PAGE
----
3 Replies Latest reply on Feb 6, 2004 11:45 AM by rythos

    added Aspects

    Bill Burke Master

      I just added a new feature in HEAD (cvs checkout jboss-head)

      Added the ability to define Aspects. Aspects are a Java class that contains multiple advices. An advice in an Aspect class maps to a particular method.

      Here's what the XML and code looks like. POJOAspectTester is what we're interception. Aspect is the class that contains advices. The XML defines the aspect and then binds the advice of the aspect within a pointcut.

      You can define a scope for the aspect. This is PER_VM, PER_CLASS, or PER_INSTANCE. (FYI, i'll be adding this for interceptors soon too).

      Note on performance. Aspects are much slower than regular interceptors because reflection is required to execute the advices where regular interceptors this is not required.

       [aspect class="org.jboss.test.aop.bean.Aspect" scope="PER_VM"/]
      
       [constructor-pointcut constructor="org.jboss.test.aop.bean.POJOAspectTester()"]
       [bind]
       [advice name="interceptConstructor" aspect="org.jboss.test.aop.bean.Aspect"/]
       [/bind]
       [/constructor-pointcut]
      
       [method-pointcut class="org.jboss.test.aop.bean.POJOAspectTester" methodExpr="void someMethod()"]
       [bind]
       [advice name="interceptMethod" aspect="org.jboss.test.aop.bean.Aspect"/]
       [/bind]
       [/method-pointcut]
      
      
      
      public class POJOAspectTester
      {
       public String marker = "error";
       public int field;
      
       public POJOAspectTester() {}
      
       public void someMethod() {}
      }
      
      public class Aspect
      {
       public Object interceptConstructor(ConstructorInvocation invocation) throws Throwable
       {
       Object rtn = invocation.invokeNext();
       POJOAspectTester pojo = (POJOAspectTester)rtn;
       pojo.marker = "interceptConstructor";
       return rtn;
       }
      
       public Object interceptField(FieldInvocation invocation) throws Throwable
       {
       Object rtn = invocation.invokeNext();
       POJOAspectTester pojo = (POJOAspectTester)invocation.targetObject;
       pojo.marker = "interceptField";
       return rtn;
       }
      
       public Object interceptMethod(MethodInvocation invocation) throws Throwable
       {
       Object rtn = invocation.invokeNext();
       POJOAspectTester pojo = (POJOAspectTester)invocation.targetObject;
       pojo.marker = "interceptMethod";
       return rtn;
       }
      }
      



        • 1. Re: added Aspects
          marc fleury Master

          explain this to us.

          1- you always start the aspect code with invocation.invokeNext(); this reads is if you always invoke the object first so there is nothing you do in a "pre sense". Is that only for this example?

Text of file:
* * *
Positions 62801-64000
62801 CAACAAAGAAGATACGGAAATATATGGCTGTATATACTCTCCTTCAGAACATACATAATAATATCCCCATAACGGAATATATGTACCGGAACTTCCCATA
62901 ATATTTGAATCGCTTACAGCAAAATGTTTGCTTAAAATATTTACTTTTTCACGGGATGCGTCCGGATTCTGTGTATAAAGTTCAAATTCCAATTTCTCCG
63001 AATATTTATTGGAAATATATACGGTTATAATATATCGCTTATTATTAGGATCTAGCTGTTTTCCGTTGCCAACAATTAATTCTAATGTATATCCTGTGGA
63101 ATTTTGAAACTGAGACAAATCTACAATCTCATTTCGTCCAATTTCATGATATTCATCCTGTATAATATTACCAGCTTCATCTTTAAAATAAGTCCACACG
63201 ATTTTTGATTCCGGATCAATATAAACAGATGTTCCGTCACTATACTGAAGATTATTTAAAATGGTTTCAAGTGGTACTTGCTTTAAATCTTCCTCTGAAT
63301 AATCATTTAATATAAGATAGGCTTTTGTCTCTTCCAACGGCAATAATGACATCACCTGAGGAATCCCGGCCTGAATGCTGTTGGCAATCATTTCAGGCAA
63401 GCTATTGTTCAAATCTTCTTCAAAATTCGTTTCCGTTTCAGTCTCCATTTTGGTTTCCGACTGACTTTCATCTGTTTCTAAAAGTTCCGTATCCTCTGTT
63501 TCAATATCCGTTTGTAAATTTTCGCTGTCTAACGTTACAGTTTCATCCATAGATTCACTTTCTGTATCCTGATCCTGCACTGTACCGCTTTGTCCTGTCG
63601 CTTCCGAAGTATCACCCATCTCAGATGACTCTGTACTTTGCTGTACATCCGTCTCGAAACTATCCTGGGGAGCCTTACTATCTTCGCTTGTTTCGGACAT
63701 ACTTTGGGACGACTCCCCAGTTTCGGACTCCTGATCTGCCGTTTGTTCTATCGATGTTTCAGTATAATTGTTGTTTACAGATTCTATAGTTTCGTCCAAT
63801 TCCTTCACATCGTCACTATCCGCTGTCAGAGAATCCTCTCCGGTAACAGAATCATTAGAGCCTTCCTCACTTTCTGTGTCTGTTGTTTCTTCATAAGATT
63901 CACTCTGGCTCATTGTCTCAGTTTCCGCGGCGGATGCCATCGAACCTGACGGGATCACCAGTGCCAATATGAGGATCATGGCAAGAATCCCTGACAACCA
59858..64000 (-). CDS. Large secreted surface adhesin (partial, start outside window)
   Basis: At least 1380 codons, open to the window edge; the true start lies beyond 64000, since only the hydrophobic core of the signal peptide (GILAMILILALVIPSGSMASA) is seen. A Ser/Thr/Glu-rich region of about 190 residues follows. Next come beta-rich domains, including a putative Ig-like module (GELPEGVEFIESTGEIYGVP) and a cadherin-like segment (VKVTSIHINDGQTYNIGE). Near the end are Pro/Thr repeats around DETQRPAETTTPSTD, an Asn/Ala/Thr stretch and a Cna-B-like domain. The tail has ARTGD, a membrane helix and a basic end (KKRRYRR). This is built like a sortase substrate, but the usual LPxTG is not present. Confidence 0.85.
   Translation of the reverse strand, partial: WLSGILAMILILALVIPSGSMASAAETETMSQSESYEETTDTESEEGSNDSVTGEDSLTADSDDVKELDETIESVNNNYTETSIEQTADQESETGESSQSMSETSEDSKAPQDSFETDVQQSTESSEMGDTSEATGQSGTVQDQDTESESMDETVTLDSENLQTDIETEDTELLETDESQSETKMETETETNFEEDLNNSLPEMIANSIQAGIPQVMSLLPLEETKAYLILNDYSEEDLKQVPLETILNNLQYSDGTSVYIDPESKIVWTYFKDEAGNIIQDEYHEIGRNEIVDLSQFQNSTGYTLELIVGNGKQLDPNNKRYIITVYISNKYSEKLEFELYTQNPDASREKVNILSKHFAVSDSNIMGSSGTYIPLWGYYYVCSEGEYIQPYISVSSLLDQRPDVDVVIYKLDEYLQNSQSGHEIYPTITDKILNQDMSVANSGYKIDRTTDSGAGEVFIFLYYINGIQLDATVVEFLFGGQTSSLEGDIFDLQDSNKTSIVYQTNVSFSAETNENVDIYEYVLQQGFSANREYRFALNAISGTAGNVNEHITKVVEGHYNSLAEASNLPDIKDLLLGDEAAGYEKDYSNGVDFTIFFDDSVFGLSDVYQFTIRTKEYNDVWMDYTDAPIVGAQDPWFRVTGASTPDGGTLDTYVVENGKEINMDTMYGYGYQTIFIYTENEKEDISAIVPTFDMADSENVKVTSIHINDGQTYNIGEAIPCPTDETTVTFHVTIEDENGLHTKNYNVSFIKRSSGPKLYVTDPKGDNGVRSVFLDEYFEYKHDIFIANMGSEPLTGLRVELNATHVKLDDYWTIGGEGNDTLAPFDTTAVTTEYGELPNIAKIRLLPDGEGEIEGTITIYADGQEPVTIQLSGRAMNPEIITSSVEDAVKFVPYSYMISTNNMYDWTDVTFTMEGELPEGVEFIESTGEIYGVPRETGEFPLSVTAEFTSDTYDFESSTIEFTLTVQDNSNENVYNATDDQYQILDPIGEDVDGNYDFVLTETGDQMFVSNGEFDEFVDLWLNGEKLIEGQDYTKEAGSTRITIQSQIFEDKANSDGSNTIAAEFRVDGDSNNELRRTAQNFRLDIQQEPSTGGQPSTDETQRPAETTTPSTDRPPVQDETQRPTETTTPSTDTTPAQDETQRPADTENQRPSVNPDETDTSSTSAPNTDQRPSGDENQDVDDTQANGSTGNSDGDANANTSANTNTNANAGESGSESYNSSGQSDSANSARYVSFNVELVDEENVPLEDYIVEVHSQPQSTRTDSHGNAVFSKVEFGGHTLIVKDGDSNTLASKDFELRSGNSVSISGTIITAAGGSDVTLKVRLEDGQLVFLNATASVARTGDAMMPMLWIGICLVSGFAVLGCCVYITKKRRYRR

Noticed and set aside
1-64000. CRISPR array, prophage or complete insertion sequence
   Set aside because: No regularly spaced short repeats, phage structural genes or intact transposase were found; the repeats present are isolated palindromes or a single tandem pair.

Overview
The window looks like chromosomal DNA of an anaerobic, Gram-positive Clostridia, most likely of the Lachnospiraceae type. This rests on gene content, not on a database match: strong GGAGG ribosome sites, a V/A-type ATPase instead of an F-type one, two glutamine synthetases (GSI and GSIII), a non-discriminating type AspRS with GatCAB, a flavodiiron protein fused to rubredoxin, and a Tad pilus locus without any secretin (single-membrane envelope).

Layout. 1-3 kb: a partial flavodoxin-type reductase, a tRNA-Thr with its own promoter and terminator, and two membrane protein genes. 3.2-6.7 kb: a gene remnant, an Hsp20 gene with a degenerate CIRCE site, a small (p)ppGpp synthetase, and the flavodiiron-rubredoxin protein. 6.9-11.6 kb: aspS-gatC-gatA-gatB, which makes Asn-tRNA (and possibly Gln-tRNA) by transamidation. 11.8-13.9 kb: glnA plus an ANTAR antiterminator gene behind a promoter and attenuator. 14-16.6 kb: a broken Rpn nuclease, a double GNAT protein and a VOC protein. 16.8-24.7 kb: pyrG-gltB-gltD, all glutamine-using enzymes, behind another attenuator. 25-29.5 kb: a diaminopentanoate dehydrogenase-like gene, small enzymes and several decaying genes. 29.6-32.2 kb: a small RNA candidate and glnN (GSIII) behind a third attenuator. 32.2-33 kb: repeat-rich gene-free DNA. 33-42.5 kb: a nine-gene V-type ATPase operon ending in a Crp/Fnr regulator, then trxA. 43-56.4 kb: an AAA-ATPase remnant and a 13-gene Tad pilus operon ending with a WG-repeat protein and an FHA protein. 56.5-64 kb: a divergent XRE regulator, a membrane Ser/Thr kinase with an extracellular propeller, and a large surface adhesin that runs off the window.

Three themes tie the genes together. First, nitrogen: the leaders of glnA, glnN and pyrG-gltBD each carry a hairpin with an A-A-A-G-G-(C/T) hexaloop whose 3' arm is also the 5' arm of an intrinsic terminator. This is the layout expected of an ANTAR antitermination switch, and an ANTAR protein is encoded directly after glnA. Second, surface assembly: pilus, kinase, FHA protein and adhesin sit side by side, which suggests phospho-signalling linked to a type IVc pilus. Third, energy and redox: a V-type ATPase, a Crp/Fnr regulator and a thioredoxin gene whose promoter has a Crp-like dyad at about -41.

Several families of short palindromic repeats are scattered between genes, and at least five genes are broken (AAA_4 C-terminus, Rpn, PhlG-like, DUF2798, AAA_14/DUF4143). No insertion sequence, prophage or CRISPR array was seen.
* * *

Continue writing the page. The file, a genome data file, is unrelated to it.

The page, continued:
2- I am a little confused on the scope.
          The aspect defines "my scope" is the VM
          Then the poincut defines a binding for a method in a class for example. Why the "VM" scoping then? The class scope is confusing still, if you define a pointcut to bind an aspect to a class method, why do you need "scoping".

          3- One scoping mechanism that would leverage separate names in the "aspect" and the "poincut" would be application scoping (aka logical scoping). You would define "aspect scope = someName", then define the binding be applied to logical scopes so the matching within the pointcut binding is done on a class method but only those instances that are attached to a given application. Defining "application" relation on instances is going to be a bit trickier. Maybe new() should leverage a "threadlocal" variable that marks belonging to the app. For server side IoC would could automate that in teh same way.

          • 2. Re: added Aspects
            Bill Burke Master

            Ok, terms:

            Aspect: container of advices
            Advice: is attached behavior that you want called when the pointcut is intercepted

            The Aspect in the example is a plain java class. The advices are NON STATIC methods. An aspect must be allocated to invoke the advices. The SCOPE defines whether the aspect will be:

            PER_VM: One instance for the whole VM
            PER_CLASS: One instance for the class
            PER_INSTANCE: One instance of the aspect per object instance.

            So, binding states that I want a particular advice called when a pointcut(a method call, field access, etc...) is reached. An advice is attached and called through the aspect instance. Where the aspect instance lives is dependent on the SCOPE. (See above).

            The code within the Aspect class is just an example of advices in action.

            Make sense now?

            Bill

            • 3. Re: added Aspects
              rythos Newbie

              It's used in cases where you want some state associated with each object that is being advised, but you don't want to do introduction to add extra fields. (Or you can't do introduction easily, as there is no abstract base class in common).

              Ladded (AspectJ in Action) uses this functionality to implement a per object read-write lock which is quite elegant.